Geek Ink Thinks: Ch-ch-changes

I find it quite humerous that a lot of gamers who are quick to defend piracy and blame publishers for not keeping up with the times, are the often the same ones who cry when publishers use technology to make more money. These same gamers who scream “adapt” to the publishers say “Why change it?” when it benefits them, as is the case with the second hand games market for console games. Just a quick aside, PC gaming doesn’t have this problem since Steam is the main digital distribution platform, and most PC games have some kind of digital tie-in system anyway. So on one hand you have publishers not keeping up with the times (the argument pro-piracy and pro cheaper digital distribution) but when publishers do keep up with the times (single player and multiplayer codes for second hand games) a lot of guys have a hissy fit.

Usually when it comes to these matters, you’ll find me siding with the consumer. But you know what, I’m going to side with the game developers (mostly) and publishers (to a far lesser degree) when it comes to the second hand games market. A lot of retailers are making a killing off trading in games (you only need to go look at the shelves of these stores and see how many second hand games they have). This money never makes it’s way to the publisher, which in turn never makes it to the game developer. Most game developers need large amounts of money, and for most of them, game publishers are the only way to get the funding they need to make new and exciting games.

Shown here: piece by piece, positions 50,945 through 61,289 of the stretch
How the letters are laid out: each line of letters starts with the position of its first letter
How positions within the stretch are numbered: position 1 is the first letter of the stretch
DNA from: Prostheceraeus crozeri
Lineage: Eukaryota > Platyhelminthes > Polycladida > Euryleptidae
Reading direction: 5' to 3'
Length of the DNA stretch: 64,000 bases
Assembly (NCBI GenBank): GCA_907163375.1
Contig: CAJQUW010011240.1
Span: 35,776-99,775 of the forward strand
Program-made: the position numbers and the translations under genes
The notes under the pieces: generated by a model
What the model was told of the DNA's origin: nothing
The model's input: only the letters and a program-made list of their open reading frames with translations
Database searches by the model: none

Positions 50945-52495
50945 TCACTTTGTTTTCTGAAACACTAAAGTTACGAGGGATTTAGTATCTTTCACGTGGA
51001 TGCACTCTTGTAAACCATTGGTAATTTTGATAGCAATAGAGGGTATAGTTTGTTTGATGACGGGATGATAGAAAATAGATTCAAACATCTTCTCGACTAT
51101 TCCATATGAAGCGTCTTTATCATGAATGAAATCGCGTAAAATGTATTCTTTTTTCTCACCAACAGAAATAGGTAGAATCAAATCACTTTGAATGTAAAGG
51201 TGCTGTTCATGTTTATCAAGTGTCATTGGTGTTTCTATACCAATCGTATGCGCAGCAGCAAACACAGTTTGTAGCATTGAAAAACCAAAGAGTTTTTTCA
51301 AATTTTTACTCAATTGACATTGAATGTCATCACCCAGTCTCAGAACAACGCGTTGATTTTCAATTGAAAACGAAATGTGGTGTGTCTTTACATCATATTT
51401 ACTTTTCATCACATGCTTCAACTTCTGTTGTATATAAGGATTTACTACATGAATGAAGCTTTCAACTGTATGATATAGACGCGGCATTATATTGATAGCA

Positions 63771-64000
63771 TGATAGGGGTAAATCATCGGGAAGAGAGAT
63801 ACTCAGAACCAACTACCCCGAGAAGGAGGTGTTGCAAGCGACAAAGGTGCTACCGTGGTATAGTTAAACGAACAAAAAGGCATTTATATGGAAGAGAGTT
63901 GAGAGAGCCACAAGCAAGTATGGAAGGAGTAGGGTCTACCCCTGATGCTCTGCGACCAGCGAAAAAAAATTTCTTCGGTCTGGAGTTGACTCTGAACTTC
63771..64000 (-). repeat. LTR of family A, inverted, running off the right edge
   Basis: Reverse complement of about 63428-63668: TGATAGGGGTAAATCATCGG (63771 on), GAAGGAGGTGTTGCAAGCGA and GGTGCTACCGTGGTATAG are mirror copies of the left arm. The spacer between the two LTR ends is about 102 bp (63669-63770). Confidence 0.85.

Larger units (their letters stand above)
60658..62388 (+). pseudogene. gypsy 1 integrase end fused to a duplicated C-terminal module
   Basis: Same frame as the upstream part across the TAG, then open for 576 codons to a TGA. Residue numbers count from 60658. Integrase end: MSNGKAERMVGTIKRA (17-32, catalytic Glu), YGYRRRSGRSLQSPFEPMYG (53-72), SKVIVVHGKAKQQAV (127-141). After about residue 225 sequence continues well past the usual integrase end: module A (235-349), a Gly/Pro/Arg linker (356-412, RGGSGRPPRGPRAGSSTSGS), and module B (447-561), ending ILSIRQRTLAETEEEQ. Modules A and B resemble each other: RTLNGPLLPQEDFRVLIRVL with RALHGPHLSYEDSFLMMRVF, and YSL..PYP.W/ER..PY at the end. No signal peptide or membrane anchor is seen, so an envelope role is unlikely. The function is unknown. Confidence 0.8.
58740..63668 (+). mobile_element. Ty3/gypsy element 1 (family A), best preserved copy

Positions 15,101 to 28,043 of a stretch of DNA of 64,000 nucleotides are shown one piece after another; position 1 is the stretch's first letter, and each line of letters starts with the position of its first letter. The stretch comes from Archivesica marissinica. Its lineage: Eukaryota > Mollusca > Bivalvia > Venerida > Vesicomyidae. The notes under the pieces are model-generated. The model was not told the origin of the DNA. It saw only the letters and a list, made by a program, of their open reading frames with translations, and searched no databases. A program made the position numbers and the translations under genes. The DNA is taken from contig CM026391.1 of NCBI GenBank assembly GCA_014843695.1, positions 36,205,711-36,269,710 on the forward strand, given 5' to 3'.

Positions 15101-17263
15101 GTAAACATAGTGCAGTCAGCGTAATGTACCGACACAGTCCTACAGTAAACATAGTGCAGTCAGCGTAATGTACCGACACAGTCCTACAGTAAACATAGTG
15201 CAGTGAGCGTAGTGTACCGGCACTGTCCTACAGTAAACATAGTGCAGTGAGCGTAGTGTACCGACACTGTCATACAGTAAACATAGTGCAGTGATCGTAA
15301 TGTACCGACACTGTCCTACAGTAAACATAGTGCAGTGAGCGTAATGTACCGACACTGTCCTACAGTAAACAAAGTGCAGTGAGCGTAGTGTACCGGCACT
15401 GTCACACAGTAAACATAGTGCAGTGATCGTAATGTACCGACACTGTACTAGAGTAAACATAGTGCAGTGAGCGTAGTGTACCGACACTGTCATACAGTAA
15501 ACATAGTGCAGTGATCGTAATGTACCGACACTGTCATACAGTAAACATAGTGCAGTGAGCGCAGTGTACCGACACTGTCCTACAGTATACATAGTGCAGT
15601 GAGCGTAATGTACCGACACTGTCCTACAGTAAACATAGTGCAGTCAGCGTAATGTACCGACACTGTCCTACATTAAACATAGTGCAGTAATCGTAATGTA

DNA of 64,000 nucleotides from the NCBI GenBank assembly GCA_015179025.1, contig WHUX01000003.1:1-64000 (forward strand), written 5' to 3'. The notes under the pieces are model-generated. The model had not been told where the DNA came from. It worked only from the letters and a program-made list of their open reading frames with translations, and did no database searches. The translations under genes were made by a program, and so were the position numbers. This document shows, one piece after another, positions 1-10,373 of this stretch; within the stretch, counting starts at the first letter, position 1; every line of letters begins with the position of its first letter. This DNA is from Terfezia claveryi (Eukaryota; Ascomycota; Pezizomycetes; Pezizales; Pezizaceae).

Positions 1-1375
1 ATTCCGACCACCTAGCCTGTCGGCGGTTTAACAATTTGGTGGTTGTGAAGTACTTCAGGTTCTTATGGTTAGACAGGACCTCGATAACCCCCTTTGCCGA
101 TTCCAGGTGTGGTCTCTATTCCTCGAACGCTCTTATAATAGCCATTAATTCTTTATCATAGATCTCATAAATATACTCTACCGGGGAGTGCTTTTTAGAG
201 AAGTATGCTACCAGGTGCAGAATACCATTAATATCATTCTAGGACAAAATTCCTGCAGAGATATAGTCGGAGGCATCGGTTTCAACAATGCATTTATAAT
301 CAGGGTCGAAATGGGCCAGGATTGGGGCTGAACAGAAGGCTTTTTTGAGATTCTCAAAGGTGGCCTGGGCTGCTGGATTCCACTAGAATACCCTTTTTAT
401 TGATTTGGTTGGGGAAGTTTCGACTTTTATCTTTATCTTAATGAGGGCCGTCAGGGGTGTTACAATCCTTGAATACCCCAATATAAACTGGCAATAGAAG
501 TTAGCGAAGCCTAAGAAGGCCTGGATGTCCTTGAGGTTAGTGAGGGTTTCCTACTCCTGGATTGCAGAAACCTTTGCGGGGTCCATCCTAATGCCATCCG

Yes, in the past a lot of people bought second hand games if they couldn’t afford the game brand new. But if you don’t want to pay full price, here’s a ground breaking idea.

Just wait.

Wait? What? I want it now!

I understand that while it can be frustrating waiting for a game you’ve been dying to play but don’t have the money to buy. This means you can either pirate it (yes, you can pirate games on console), or try and pick it up second hand, which may not be an option for much longer.

However, there is a third option.

Most really good console games are released on their respective system’s budget range at half the price. I will admit that some games take many years before they see a decent discount (most Activision-Blizzard games), but many others (thumbs up to EA on this) often hit bargain prices six months after their release (considering my backlog I’m usually quite happy to wait). I’m not sure how things are elsewhere in the world, but in South Africa I earn roughly R6000 ($780 per month at current exchange rates). After I’ve paid for rent, internet, food and various other minor costs, I usually end up with about R2000-R2500 ($263 to $330) of spending money each month. A brand new console game costs about R500-R600 ($65 to $79) here. So basically, if I want a brand new game I have to decide between going out on the weekend, or buying a game.

Or if you’re lucky enough to have a rich friend, you can abuse this as a fourth option and go play games at his house.


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